I’ve seen a number of perfectly good amphibians in these parts, although not near as many as I’d like, but I’ve never seen a Northwestern salamander or a Northern Red-Legged frog. They’re famously reclusive, and rarely bother to get out at all except on cool, rainy nights, which is when I’m watching reruns of House. My dad and I used to tromp the swamps in precisely those conditions looking for spotted salamanders in the spring, but that was an east-coast glory and I’ve gotten out of the habit here. Nevertheless I am confident of their existence because I am an official Amphibian Egg Mass Monitor with a badge and everything, and I have seen their bodacious egg blobs. (Using much the same logic, we can infer the existence of letter carriers by the appearance of Netflix.)

Both species leave large egg masses, distinguishable by their size (orange, grapefruit) on the Universal Citrus Scale, the same one used to describe fibroid tumors. The frog, in fact, puts out a mass easily three times its own size. It is a feat comparable to someone like me giving birth to a fully-formed Rush Limbaugh, covered in gelatinous goo and held under water for several weeks. Give me a moment…ah. All right, I’m back.

Amphibian sexual behavior differs from human in many ways, notably in the lack of penises and penis-related activity and advertising, and the males have to rely on attitude, romance and some really big thumb-pads. Cuddling and spooning play a big role. Amplexus refers to an ardent hug that can last for hours or days but does not require medical intervention. The Northwestern salamander (Ambystoma gracile) is the more gentlemanly of our two target species. He is the strong, silent type, and during courtship he rubs his chin along the female’s head. He then deposits a sperm packet on the bottom of the pond, and his emission, should she choose to accept it, is picked up by the female to fertilize her eggs, which she attaches to suitable vegetation. A decorator is called in to festoon the egg mass with algae, and the young are hatched within weeks and ready to apply for college.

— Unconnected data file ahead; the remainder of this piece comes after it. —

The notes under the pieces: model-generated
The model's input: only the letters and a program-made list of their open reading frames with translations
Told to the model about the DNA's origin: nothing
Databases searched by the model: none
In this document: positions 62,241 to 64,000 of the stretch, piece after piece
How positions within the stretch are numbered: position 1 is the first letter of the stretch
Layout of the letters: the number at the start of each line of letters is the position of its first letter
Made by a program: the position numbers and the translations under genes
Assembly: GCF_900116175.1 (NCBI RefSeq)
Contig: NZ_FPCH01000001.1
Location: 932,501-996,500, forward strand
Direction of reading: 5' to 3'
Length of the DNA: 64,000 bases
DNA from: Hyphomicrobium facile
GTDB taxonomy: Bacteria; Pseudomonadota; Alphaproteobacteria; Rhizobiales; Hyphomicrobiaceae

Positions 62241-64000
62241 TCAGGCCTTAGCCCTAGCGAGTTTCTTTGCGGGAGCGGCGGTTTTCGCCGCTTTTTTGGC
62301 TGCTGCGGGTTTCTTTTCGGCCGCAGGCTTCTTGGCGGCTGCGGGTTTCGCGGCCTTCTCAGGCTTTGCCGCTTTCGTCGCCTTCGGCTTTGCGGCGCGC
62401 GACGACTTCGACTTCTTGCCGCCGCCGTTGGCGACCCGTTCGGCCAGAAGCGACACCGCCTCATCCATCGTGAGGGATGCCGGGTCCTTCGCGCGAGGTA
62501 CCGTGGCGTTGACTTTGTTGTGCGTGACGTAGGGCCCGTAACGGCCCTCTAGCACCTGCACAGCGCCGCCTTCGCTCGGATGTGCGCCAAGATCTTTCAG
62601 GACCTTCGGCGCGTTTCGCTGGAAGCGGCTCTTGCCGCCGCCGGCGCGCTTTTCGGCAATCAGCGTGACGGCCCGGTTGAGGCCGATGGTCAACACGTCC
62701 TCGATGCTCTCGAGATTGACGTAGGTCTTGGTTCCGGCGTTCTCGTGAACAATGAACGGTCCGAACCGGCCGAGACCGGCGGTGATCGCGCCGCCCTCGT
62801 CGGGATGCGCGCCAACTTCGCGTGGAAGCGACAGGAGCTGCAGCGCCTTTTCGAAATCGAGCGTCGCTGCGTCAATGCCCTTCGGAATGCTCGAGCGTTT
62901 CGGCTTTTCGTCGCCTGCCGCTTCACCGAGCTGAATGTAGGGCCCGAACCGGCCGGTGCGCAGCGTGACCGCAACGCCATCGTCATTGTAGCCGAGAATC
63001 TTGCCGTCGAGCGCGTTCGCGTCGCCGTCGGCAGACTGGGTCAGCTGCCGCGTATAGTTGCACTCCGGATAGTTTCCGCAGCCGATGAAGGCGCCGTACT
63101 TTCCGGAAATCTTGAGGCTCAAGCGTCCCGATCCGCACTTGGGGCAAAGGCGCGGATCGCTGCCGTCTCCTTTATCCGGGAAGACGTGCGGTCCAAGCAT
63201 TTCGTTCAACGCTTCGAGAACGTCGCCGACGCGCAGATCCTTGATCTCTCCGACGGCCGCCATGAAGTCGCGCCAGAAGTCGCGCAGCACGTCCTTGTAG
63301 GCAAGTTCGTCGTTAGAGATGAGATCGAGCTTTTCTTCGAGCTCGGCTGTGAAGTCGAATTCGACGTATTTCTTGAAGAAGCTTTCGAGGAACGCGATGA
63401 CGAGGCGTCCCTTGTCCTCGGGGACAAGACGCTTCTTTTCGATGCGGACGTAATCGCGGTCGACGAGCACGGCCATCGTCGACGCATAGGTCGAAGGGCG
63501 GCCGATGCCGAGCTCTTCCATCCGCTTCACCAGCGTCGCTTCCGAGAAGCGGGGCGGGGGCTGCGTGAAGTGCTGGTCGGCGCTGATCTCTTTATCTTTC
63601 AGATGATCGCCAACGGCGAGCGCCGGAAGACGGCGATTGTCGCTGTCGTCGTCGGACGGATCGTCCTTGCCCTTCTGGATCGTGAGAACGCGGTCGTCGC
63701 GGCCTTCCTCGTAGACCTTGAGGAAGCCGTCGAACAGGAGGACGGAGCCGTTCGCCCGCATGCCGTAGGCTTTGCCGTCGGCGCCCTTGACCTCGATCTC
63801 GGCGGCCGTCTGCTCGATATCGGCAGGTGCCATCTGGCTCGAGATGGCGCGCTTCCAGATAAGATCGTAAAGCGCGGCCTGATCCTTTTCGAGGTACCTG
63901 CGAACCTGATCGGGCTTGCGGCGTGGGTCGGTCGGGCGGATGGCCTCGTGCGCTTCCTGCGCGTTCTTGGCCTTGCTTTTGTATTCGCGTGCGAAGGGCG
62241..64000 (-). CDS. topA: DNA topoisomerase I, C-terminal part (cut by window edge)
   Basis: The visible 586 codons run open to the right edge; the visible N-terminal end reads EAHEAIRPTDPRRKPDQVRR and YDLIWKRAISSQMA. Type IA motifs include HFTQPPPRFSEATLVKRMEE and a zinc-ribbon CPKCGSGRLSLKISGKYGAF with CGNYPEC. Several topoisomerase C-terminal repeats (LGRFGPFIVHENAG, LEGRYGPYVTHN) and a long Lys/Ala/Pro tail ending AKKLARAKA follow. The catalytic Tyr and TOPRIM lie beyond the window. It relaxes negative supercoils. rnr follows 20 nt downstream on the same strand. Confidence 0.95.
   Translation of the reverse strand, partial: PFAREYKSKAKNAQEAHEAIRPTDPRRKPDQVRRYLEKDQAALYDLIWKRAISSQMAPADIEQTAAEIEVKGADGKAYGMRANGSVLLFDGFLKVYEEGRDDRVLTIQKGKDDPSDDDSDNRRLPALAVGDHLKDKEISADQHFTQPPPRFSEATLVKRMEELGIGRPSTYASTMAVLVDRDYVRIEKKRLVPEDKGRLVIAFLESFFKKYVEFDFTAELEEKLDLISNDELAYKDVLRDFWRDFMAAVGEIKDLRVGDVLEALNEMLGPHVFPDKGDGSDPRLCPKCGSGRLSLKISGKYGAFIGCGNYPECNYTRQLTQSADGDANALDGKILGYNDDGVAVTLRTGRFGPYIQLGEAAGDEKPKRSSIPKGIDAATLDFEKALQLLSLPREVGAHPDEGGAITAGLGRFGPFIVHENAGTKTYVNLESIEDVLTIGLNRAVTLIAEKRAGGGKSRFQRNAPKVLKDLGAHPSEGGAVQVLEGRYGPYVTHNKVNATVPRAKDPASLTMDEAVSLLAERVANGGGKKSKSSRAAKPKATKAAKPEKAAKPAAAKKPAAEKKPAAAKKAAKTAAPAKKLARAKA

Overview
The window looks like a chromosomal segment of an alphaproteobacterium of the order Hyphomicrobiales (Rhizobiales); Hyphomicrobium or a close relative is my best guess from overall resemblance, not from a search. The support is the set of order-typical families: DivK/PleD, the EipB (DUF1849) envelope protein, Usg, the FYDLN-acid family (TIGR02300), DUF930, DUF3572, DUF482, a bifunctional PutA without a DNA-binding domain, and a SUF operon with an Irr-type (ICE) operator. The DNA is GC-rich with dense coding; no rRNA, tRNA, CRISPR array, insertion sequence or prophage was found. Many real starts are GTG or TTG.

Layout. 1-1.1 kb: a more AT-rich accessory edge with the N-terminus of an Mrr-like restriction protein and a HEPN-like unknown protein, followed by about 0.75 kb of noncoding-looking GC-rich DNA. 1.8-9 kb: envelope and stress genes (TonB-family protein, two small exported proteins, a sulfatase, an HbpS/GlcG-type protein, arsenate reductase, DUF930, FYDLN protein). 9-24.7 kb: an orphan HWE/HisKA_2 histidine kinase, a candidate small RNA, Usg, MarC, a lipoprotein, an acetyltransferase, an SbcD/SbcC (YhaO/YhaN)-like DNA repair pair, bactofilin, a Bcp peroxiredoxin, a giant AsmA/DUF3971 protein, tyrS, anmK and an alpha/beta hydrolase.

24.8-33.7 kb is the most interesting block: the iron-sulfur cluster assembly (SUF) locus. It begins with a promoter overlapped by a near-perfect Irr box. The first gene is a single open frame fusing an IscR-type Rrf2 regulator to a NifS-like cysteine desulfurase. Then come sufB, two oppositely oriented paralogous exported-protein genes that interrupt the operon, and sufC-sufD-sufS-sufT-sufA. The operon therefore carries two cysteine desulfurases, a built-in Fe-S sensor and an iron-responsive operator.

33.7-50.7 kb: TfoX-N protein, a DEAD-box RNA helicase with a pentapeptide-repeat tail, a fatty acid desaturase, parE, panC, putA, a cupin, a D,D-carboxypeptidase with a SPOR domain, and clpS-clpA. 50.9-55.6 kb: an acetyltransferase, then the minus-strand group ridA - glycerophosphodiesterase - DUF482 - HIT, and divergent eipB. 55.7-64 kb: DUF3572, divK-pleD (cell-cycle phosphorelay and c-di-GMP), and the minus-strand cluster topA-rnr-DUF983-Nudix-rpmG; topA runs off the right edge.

On the other hand, the male Red-Legged frog (Rana aurora aurora*), for a fellow without a penis, can still be sort of a dick. He will put an amplexus move on anything in sight, including fruit, Northwestern salamanders and other male frogs, so in that respect, he does resemble a human. When a male is clasped by another male, he emits a “release” call, unless of course he doesn’t, not that Pat Robertson needs to know about this. Once engaged in amplexus with a receptive female, he sings a low-intensity note every second into the female’s ear, audible only to her. Sweet nothings and the hug are his entire repertoire, and it seems to work most of the time. However, if a female is not receptive, she will sound release calls, stick her legs out straight and roll over repeatedly–again, startlingly similar to human behavior.

With both species, eggs are laid in shallow, still waters, such as a wetland pond, and it is important that the pond retain enough water to see the tadpoles through to maturity. Since many of these wet patches dry up by June, the animals have evolved to breed during a quite short season, which means most of them are Pisces or Aries. In contrast, humans are able to breed all year long, since their young in many cases remain in their parents’ care for up to 35 years.
*Rana aurora aurora would be an excellent name for a girl. It sounds lovely, and if she comes home late and can no longer pronounce her own name, you can ground her.